The image embedded lower in this post came to me courtesy of Matt Trussell, who lives beside a bog somewhere in Maine. I don’t know much more about him other than that he is quite pleasant in communication, likes baseball, and is damn good at the game of fantasy baseball. It’s through fantasy baseball that I know the little of him that I do. We played in a league together for a number of years. Somehow—and I have no idea just how—Matt became aware of this blog, and at one point expressed his liking for my poem The Mating Trill of the Red-Winged. What follows is the story of how the piece that the image mentioned above portrays came to be, and how the image came to be on this blog.
In the course of correspondence earlier this year, about whether or not I would be playing in a particular league this (which unfortunately I was unable to do), Matt sent me a note, from which, along other notes in the same email thread, I’ve gotten his permission to quote.
Matt: Hope all is well. I have to snap a picture of a project I worked on this past fall. I hope you don’t mind. I took one of your poems, The Mating Trill of the Red-Winged and printed it out and framed it with a wing of a Red-Winged Blackbird that I preserved. Some time ago we found a dead blackbird in our backyard. It was odd, there was nothing about it that seemed distressed or anything, it was just there, near the bird feeders, dead. I did some research and ended up removing a wing and preserving it, planning on doing something with it at some time. When I found your poem it clicked. So I’ve got that, the wing and three preserved cat nine tail plants. I think it came out pretty nice. Only after I got the frame all sealed up (had to hot glue the backing on) I realized I didn’t attach your name to the poem. I had just copy/pasted the poem itself. Dumb of me. I gotta get that fixed sometime and add that, or if we ever cross paths, get you to sign it. Anyway, thought you’d like to know about that, hope you don’t think that’s totally crazy or anything.
John: Your project sounds quite fine and like something I’d enjoy seeing (perhaps you could send me an image of it?). I’m quite happy you told me about it. And I’m happy to have you use the poem in it on the condition that you do credit me as the author of the poem in some clearly visible manner within the piece itself (even if that does mean the painstaking job of undoing and re-applying that hot glue).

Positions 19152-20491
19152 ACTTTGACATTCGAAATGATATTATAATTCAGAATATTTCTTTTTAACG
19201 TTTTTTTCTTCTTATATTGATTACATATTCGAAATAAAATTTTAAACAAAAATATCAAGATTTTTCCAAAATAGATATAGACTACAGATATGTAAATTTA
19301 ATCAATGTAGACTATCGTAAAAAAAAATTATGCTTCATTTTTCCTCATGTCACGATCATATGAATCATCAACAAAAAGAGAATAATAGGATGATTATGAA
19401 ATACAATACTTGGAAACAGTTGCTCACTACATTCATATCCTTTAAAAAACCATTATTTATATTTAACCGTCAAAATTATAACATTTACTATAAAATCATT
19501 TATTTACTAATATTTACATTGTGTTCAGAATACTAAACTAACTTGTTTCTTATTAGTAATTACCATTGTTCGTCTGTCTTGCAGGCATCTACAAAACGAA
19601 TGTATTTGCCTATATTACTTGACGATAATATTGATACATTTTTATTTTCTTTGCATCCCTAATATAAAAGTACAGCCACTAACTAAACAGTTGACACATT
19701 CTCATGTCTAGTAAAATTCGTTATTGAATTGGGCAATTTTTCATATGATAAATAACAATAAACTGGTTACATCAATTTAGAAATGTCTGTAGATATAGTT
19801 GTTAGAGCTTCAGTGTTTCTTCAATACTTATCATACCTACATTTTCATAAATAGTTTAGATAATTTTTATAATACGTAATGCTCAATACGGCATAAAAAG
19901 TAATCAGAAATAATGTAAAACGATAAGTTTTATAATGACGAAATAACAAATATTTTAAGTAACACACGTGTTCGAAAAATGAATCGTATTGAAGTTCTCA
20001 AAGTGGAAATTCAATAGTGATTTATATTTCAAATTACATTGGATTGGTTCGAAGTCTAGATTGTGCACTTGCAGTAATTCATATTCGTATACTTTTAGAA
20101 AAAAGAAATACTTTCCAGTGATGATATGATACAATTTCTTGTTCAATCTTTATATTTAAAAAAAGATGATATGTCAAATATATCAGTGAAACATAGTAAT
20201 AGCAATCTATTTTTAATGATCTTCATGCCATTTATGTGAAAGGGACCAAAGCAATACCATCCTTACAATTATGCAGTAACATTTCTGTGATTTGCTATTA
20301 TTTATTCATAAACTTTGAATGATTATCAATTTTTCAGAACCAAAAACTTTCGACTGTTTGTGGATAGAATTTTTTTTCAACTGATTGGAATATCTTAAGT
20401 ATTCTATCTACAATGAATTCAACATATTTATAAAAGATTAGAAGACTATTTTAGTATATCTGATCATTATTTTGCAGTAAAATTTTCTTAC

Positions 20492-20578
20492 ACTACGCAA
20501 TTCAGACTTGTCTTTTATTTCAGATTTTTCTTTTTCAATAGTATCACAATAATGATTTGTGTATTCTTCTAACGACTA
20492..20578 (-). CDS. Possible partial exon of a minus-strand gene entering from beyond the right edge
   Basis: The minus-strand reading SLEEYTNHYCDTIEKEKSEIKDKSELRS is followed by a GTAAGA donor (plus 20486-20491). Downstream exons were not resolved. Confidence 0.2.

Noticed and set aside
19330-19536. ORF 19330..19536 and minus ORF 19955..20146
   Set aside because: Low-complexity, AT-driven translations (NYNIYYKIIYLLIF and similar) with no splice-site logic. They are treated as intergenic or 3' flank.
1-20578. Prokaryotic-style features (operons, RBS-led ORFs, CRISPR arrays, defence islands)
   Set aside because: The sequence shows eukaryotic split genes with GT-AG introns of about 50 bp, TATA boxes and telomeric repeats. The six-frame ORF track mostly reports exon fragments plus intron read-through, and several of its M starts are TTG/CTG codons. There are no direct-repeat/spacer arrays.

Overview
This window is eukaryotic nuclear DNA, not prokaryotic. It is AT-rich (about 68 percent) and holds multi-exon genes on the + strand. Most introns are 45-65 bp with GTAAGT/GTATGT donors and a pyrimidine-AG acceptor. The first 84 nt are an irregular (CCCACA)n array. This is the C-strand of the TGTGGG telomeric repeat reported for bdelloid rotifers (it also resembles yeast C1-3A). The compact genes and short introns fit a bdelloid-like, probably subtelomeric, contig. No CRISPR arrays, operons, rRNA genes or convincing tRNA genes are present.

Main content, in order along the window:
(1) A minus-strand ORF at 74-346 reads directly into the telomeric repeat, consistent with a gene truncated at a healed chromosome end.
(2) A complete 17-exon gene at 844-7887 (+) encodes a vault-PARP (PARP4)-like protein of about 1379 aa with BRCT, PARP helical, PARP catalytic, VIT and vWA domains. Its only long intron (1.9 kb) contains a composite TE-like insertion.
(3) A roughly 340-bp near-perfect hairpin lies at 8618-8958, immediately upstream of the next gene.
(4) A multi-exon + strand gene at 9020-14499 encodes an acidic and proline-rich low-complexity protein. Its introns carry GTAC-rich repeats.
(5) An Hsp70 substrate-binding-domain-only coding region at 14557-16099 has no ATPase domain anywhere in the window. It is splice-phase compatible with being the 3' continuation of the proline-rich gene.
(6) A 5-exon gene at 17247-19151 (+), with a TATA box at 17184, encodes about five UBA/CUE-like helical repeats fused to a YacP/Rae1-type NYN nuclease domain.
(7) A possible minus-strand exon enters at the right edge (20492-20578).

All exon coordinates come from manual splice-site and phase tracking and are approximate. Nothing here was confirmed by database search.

Matt: Thanks for getting back to me. I will definitely shoot you an image of it once I get it fixed. I should be snowed in this weekend, so maybe I’ll crack into [it] then.”
Matt (a bit later): I finally broke into the frame and fixed it up, here’s the finished product, hope you approve.
Matt Trussell’s multi-media piece using a black wing, cattails, and my poem The Mating Trill of the Red-Winged. —Photo by Matt Trussell.
John: I do approve. Great idea, and great execution, Matt! Thank you.
I may (read very likely will) use this on my blog in the near future with your name. Do you have any particular info about you, or on the process of making it, or link you’d like to see attached?’
Matt: Awesome, glad you liked it. I’d love for you to share it. As far as the process, just mention that I found the bird so no one thinks I run around killing birds to cut off their wings or anything. I live right on a bog so the bog/swamp birds are around our backyard a lot and we feed them year round. I used snips to cut the wing off as close to the base as I could and then hit the internet on how to preserve it. I found this site:
I used the cornmeal method since I normally keep cornmeal in the pantry. That method worked great. You can include it or not, your call. I mentioned I live right near a bog, so the cattails are readily available. Just make sure you spray something on them to preserve them, otherwise you end up with an awful mess when they go to seed. Found that one out the hard way. Fine, white feathery seeds all over the place.
Not sure much about me would be too entertaining, just a guy from Maine who enjoys the outdoors and baseball. I’m far from a poet, but do enjoy reading it. My favorite is e e cummings.
John: This is great, Matt. Pretty much exactly what I was looking for. What I’d like to do is use the entire text of your process email plus some excerpts from some previous ones, if you’ll allow that. I think I will title the post Serendipitous Collaboration.
Matt: Sounds great!
Note: I’m really, really pleased that this piece by Matt exists. I love the idea that it is somewhere out in the world, and that I will almost certainly never see it in person.